Eye For Film >> Movies >> Merchant Of Four Seasons (1972) DVD Review
Merchant Of Four Seasons
Reviewed by: Leanne McGrathRead Leanne McGrath's film review of Merchant Of Four Seasons
Only two extra features accompany Fassbinder's 1972 classic - and only one holds your attention all the way through.
The Women On Fassbinder documentary is a nice 60-minute piece featuring interviews with three of Fassbinder's most-used actresses - Merchant Of Four Seasons' Hanna Schygulla and Irm Hermann, Martha's Margit Carstensen and Veronika Voss' Rosel Zech.
Each - shot in front of mirrors in a nice nod to one of Fassbinder's favourite techniques -gives a frank chat on what he was like both personally and professionally. Irm Hermann - who starred in 24 of his films - recalls his sensitivity and his brutality, revealing how he cruelly shunned her after she wed and had children.
Other topics include his mother, his bisexuality - his search for a father figure in older boyfriends - and, of course, his incredible writing and directing talent. Cut between the chats are a couple of nice montages of the actresses in their roles and shots of Fassbinder himself.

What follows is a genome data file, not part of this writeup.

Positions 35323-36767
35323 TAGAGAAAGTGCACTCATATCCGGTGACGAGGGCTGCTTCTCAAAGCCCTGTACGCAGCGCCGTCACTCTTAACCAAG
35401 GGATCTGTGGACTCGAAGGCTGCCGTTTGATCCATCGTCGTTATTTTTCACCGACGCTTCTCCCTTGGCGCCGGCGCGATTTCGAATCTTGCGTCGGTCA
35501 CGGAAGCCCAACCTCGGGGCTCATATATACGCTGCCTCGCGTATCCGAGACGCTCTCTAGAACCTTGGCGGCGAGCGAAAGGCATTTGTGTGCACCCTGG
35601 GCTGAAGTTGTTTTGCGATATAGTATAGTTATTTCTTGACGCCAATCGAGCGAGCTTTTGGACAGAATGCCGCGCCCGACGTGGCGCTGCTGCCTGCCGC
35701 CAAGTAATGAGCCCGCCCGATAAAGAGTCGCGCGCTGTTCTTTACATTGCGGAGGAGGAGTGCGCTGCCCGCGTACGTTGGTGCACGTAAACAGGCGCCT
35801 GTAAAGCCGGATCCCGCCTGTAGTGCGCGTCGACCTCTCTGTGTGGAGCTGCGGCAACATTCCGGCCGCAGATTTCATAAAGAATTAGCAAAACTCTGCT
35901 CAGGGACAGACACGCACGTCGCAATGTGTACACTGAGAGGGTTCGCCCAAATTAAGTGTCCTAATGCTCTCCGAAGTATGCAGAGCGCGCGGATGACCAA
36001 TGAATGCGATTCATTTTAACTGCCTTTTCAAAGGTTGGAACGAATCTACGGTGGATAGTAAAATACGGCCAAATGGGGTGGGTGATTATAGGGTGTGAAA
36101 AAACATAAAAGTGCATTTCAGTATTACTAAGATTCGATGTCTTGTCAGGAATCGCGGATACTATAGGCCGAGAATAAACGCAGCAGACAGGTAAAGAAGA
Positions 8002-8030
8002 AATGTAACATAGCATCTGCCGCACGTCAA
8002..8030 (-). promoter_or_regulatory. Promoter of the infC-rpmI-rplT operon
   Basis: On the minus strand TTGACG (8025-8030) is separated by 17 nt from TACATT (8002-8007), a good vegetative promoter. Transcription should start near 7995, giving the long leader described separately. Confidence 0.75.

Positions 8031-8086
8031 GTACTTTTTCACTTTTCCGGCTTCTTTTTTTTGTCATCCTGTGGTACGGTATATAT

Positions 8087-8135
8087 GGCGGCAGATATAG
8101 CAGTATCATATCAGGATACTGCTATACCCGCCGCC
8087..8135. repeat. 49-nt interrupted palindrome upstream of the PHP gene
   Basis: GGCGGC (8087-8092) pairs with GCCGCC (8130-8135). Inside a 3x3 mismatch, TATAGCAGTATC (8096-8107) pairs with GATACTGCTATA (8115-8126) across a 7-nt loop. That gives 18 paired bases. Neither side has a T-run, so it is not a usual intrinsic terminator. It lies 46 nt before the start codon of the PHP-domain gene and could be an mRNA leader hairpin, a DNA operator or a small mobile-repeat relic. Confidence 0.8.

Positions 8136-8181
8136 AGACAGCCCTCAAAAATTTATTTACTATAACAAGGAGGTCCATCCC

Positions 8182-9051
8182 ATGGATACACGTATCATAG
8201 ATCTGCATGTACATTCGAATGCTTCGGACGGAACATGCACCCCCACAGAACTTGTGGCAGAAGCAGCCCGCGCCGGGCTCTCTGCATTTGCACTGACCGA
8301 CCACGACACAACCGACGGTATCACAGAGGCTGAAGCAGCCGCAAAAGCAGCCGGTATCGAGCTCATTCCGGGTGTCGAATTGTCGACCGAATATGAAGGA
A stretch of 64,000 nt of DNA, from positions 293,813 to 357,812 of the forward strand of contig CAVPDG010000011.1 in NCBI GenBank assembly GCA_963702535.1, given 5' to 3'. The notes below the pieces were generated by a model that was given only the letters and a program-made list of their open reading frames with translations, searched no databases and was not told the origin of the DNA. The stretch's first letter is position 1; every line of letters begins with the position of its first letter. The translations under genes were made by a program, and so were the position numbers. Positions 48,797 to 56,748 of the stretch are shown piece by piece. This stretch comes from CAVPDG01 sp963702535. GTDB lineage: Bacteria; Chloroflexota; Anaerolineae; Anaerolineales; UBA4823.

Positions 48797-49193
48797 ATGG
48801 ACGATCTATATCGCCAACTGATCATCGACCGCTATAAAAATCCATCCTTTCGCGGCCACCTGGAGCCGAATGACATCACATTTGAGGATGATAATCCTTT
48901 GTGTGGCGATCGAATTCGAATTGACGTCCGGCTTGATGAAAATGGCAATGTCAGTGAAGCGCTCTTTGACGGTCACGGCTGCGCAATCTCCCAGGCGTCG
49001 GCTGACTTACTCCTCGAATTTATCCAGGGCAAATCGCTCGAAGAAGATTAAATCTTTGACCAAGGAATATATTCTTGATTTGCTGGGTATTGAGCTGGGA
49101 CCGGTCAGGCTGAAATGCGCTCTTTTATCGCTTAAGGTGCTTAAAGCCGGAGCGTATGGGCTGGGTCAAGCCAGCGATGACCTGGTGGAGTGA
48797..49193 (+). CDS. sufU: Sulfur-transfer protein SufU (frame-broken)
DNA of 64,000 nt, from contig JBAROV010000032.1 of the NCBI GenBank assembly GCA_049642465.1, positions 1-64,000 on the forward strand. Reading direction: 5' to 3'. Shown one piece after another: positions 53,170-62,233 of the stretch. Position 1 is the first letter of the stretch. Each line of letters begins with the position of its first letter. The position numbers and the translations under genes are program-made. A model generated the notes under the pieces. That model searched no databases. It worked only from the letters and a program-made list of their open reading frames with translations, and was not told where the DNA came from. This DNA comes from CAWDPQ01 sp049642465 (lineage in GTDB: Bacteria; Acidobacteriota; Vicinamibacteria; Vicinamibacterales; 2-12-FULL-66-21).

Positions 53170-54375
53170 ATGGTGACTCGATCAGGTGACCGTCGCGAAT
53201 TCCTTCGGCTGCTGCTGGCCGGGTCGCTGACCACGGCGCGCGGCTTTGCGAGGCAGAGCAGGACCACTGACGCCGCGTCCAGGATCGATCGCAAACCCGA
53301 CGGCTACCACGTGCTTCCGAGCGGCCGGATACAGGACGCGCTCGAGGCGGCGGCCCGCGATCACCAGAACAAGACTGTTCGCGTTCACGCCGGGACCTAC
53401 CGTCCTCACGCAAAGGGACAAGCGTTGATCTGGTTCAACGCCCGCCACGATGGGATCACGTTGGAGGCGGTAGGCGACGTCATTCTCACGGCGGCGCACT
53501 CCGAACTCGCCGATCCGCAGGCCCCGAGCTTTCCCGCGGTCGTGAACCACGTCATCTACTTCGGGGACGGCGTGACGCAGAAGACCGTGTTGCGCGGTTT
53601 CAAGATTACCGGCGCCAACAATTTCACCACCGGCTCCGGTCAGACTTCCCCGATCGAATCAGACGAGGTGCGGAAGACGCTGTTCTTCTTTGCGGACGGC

The other feature on offer - Life, Love and Celluloid - looks at Fassbinder but there is much more focus on Hollywood, trying to tie him in with the studio system and whether independent directors like him could have endured the cash over creativity ethic. It drags on for a painful 87 minutes - a lot of which is just shots of LA to music, Hanna Schygulla singing about Fassbinder's work and characters on stage and even folk dancing. It tries too hard to be clever and poor moments such as those mentioned turn you off the whole thing. A shame as there are some interesting interviews, such as chats with Bob Rosen, director of UCLA's film and video archive, Sundace director Geoffrey Gilmore and Ingrid Scheib Rothbart of the New York Fassbinder Foundation.
The extracts of Fassbinder's plays being acted on stage are also worth keeping an eye out for - particularly Just A Slice Of Bread, where a German man defends himself and his people against knowing anything about the Nazi Concentration Camp. Fassbinder, as always, speaking volumes about his nation.Reviewed on: 08 Aug 2006